The Wieliczka Salt Mine near Krakow, Poland (a UNESCO World Heritage Site) takes visitors through a maze of salt sculptures and includes an underground chapel complete with salt chandeliers. Poland | Krakow | St. Kinga | Salt Mine | Things to do in Krakow The Wieliczka Salt Mine near Krakow, Poland (a UNESCO World Heritage Site) takes visitors through a maze of salt sculptures and includes an underground chapel complete with salt chandeliers. Poland | Krakow | St. Kinga | Salt Mine | Things to do in Krakow

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9 Comments

  1. Wow! This looks like such an awesome place! I bet the music and lights make it a sort of ethereal experience. This is definitely up my alley! Thank you for sharing!

  2. Wow this place looks incredible! I’ve never heard of it before, but I’ve certainly added it to my bucket list now. It’s incredible that all of those sculptures were made from salt– especially the chandeliers!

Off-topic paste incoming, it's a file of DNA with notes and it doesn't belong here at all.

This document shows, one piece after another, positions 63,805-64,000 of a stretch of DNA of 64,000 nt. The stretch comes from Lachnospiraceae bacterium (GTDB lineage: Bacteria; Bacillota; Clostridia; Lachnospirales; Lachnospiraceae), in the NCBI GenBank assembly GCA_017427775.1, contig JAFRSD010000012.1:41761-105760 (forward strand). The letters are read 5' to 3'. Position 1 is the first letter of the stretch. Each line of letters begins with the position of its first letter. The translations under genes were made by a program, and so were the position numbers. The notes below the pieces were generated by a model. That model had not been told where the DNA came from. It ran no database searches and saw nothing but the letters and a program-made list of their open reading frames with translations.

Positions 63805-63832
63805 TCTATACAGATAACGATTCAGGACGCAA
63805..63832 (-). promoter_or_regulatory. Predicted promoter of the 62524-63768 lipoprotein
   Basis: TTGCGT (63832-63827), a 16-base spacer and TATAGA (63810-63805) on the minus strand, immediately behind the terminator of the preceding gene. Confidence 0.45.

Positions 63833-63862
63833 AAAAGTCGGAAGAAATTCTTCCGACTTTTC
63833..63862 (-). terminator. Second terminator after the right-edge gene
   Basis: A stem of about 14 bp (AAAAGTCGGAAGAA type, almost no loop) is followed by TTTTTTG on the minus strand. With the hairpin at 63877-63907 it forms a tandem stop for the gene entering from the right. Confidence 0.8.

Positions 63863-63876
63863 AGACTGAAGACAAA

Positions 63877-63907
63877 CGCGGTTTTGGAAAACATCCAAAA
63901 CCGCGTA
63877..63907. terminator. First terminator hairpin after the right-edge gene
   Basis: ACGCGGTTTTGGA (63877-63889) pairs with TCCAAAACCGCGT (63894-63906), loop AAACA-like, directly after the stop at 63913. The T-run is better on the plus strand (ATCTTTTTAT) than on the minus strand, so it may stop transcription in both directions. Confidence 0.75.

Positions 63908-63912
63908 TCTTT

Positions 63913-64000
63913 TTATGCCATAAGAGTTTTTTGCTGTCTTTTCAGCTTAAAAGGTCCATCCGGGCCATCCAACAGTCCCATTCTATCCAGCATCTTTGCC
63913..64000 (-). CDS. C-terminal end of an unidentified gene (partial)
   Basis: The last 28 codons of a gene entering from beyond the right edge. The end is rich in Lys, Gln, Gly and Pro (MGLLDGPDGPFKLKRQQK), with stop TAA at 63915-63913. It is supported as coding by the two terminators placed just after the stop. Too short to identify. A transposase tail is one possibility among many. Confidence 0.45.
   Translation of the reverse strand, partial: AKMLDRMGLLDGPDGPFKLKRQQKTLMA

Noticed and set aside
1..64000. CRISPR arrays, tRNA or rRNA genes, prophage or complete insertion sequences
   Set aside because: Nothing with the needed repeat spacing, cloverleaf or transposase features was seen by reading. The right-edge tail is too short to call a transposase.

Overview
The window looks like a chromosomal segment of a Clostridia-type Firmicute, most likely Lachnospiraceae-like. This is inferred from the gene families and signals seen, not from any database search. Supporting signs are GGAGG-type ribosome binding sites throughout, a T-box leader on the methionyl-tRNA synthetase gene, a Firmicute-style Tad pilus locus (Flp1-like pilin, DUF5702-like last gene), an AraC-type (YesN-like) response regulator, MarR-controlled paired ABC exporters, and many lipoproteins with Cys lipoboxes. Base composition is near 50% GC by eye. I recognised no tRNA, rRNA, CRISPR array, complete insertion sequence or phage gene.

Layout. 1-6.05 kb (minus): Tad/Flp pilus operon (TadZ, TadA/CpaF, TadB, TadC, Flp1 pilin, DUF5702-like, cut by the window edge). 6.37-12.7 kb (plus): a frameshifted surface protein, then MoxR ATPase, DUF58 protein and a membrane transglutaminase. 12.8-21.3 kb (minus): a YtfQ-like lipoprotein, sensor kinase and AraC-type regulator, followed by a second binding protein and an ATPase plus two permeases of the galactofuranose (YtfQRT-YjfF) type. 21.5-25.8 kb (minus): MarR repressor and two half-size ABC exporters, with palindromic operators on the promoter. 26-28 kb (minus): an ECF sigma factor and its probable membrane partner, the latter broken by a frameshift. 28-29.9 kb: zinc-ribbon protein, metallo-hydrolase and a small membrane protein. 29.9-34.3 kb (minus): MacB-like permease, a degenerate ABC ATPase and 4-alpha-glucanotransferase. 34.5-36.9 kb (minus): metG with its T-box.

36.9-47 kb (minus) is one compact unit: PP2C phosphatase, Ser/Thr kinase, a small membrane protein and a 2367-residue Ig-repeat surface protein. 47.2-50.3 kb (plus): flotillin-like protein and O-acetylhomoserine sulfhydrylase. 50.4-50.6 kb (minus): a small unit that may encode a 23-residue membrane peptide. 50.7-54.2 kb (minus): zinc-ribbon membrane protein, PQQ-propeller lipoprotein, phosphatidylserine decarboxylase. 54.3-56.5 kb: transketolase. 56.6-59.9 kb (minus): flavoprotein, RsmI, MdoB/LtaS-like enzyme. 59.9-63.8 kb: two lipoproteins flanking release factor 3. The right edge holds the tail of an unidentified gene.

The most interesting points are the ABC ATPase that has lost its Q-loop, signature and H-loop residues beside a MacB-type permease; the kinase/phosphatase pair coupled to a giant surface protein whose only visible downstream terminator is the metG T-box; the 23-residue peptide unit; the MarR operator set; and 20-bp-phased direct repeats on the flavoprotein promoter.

3. Poland is one of the few European countries I’ve yet to visit, and it certainly seems like I’m missing out!

  4. This is awesome. I love the idea of having lunch underground after your tour! And that carving of Da Vinci’s Last Supper is so interesting.

  5. This is a dream for me. I would love heading here. The idea of eating there just sounds fabulous and incredibly unique. On the ever-growing bucket list 🙂

  6. I went to the mines last fall and loved them – great to reminisce through your post.

  7. How cool! I love learning about places like this that are off the beaten path. Thanks for sharing!

  8. Poland is definitely on my list. I have only visited two European countries so far. That does mean that my list is pretty long! Lol… A slow and steady change in that will come eventually. 🙂

  9. This is both really cool and really strange. We do a lot of caves that are all natural, but I’d totally dig this. Dig this? Get it?